Happy New Year, everyone!
It may very well be that I only started this blog so I could write annual book wrap-up posts. I love them.
2016 was an intense reading year for me. I wrestled with a lot, challenged some long-held beliefs and assumptions and refined my understanding of what it means to be a human being created in God’s image. Here are some of the highlights (asterisks refer to the number of times I’ve read something, if it was a re-read):
Favorite Family Read-Aloud
A Wonder Book by Nathaniel Hawthorne
A dreamy combination of New England country living and vivid Greek mythology, this book is an AO Free Read, but I think it has fostered some of the most discussion, connections and spontaneous narrations of anything we read this past fall. I relished the imagery and several passages made it into my commonplace.
- Honorable Mention: Paddle to the Sea by Holling C. Holling
Most Spiritually Impactful Read
The Broken Way by Ann Voskamp
I knew I definitely wanted to read this book when I got around to it, but one day in November I felt an almost overwhelming need to find a copy right away. I was in a terrible mood, so it’s hard to say confidently that it was the Holy Spirit, who knows, but from the first page, it was an almost instant correction, call to repentance, call to something more, and the truths it preaches have gotten me through a very difficult holiday season. I don’t usually ask my husband to read my favorite books, because we have very different tastes, but I’ve been begging him to read this one.
I’m also thinking this will become an annual read for me, a ritual I’ve never practiced before but often admired.
- Honorable Mention: The Screwtape Letters by C.S. Lewis**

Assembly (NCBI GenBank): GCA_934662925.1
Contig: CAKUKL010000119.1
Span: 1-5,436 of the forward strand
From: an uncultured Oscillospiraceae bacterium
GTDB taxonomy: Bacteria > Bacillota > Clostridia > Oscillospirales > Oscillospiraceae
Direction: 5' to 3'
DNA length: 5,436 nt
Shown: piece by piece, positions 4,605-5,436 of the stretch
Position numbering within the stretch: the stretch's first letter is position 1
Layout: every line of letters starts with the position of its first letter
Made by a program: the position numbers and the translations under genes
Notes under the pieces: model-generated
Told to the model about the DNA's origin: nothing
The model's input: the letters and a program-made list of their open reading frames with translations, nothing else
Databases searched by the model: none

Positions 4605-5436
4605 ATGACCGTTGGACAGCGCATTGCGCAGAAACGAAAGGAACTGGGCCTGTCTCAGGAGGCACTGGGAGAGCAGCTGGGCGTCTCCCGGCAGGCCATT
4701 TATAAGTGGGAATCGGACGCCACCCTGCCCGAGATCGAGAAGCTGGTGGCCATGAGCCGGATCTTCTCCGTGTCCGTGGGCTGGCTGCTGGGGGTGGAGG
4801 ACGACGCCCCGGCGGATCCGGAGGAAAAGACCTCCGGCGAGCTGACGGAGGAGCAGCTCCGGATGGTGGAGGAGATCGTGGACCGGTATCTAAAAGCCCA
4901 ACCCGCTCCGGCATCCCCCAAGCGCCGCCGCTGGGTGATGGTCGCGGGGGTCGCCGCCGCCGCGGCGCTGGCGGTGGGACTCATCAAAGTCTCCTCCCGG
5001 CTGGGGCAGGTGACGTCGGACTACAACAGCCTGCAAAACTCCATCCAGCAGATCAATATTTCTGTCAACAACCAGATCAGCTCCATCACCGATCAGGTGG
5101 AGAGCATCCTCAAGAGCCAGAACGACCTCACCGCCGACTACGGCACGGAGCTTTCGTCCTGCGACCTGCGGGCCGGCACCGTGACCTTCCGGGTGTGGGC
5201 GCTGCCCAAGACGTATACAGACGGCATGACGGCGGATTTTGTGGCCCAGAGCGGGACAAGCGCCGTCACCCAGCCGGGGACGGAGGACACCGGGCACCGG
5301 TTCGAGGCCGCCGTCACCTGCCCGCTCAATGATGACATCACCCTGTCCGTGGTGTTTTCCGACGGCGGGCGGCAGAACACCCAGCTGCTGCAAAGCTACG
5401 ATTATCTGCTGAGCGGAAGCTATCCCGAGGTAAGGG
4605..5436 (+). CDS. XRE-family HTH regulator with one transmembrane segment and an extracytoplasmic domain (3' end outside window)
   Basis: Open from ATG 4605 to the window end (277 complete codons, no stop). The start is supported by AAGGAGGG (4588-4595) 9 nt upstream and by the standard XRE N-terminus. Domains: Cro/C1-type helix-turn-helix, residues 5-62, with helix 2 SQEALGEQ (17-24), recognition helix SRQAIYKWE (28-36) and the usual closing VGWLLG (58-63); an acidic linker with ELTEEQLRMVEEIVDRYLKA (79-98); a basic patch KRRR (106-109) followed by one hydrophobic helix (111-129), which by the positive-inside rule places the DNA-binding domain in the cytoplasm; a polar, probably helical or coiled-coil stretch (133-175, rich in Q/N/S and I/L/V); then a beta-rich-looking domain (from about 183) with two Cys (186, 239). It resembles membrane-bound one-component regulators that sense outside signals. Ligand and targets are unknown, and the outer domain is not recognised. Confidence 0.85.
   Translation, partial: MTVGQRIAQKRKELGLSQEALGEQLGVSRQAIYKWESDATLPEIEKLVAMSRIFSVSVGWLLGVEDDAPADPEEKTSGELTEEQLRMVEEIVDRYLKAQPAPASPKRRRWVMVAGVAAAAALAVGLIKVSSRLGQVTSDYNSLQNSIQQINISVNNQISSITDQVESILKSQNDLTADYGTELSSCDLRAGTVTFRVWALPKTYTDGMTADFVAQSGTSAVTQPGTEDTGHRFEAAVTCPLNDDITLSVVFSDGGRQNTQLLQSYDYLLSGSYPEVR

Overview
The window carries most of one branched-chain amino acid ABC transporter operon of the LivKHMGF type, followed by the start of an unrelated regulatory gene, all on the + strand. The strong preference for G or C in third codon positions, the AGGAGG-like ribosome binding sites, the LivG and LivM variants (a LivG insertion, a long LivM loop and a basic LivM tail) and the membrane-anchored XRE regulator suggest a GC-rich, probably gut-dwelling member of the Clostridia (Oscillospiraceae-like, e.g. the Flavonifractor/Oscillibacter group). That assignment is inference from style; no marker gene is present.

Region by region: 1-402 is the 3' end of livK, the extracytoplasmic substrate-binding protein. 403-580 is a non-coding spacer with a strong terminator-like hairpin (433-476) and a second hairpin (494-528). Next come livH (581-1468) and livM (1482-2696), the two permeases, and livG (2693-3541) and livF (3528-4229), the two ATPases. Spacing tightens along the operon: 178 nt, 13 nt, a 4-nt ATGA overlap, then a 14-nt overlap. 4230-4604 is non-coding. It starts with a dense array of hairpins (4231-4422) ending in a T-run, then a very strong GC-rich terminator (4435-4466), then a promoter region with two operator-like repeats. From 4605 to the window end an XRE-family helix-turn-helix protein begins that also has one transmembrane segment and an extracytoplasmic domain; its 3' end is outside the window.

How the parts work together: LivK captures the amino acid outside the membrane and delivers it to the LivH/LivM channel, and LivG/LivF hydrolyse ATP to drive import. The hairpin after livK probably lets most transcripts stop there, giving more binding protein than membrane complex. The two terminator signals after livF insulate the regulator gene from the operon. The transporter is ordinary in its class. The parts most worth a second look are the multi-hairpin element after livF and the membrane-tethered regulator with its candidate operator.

Biggest Reading Challenge
Norms and Nobility by David V. Hicks
This book just required such slow, careful, researched reading, but it was worth the time and effort. The chapter on Christian paideia cleared up some significant questions I’ve had for the last three years about the Christian classical education movement.
Honorable Mention: America’s Original Sin by Jim Wallis (this one I labeled a challenge because it addresses some very painful issues in our country that are much easier not to acknowledge, but I found it a very helpful, clarifying read when I pushed through the discomfort).
Most Pleasurable Re-Read
The Wind In the Willows by Kenneth Grahame***
This book came alive for me in a big way the third time through, and I absolutely loved reading along with the Close Reads podcast and discussing further on Facebook–one of my comments even got mentioned in an episode! I developed a new admiration and affection for Mole this time.
- Honorable Mention: The Last Battle by C.S. Lewis** (I read this immediately after finishing a year-long study of Revelation with BSF…a perfect conclusion)
Housekeeping by Marilynne Robinson**
I’m SUCH a Marilynne Robinson groupie and am moving on to her essays in 2017. This is her first novel, published way back in 1980, long before she breathed life into the inhabitants of Gilead, Iowa (aka, my family…I think they will be in heaven…just kidding, but possibly?). Anyway, Housekeeping is difficult (I read it twice in a row) and haunting, and it speaks deep truths about the homelessness all humans feel in this life on earth.
- Honorable Mention: Lila by Marilynne Robinson (the third of the Gilead novels, also about home, homelessness and transience)
The Rest of the Books of 2016
Novels: The Guernsey Literary and Potato Peel Pie Society by Shaffer and Barrows, Doc and Epitaph by Mary Doria Russell, Possession by A.S. Byatt, Pride and Prejudice by Jane Austen***, The Orchardist by Amanda Coplin
Short Stories: “Fidelity” by Wendell Berry, “Revelation,” “The Life You Save May Be Your Own” and “Parker’s Back” by Flannery O’Connor, “The Chief Mourner of Marne” by G.K. Chesterton
Epic Poetry: Dante’s Inferno
Nonfiction: Generous Justice by Tim Keller, The Life You Save May Be Your Own: An American Pilgrimage by Paul Elie, Minds More Awake by Anne White, Mere Motherhood by Cindy Rollins
AO Years 1/2 (with Ellary): Understood Betsy by Dorothy Canfield, Five Little Peppers and How They Grew by Margaret Sidney, Tree In the Trail by Holling C. Holling, Just So Stories by Rudyard Kipling**, The Door In the Wall by Marguerite de Angeli, Pocahontas, Abraham Lincoln, Benjamin Franklin, Buffalo Bill and George Washington by the d’Aulaires
Coming Soon…my reading plans for 2017!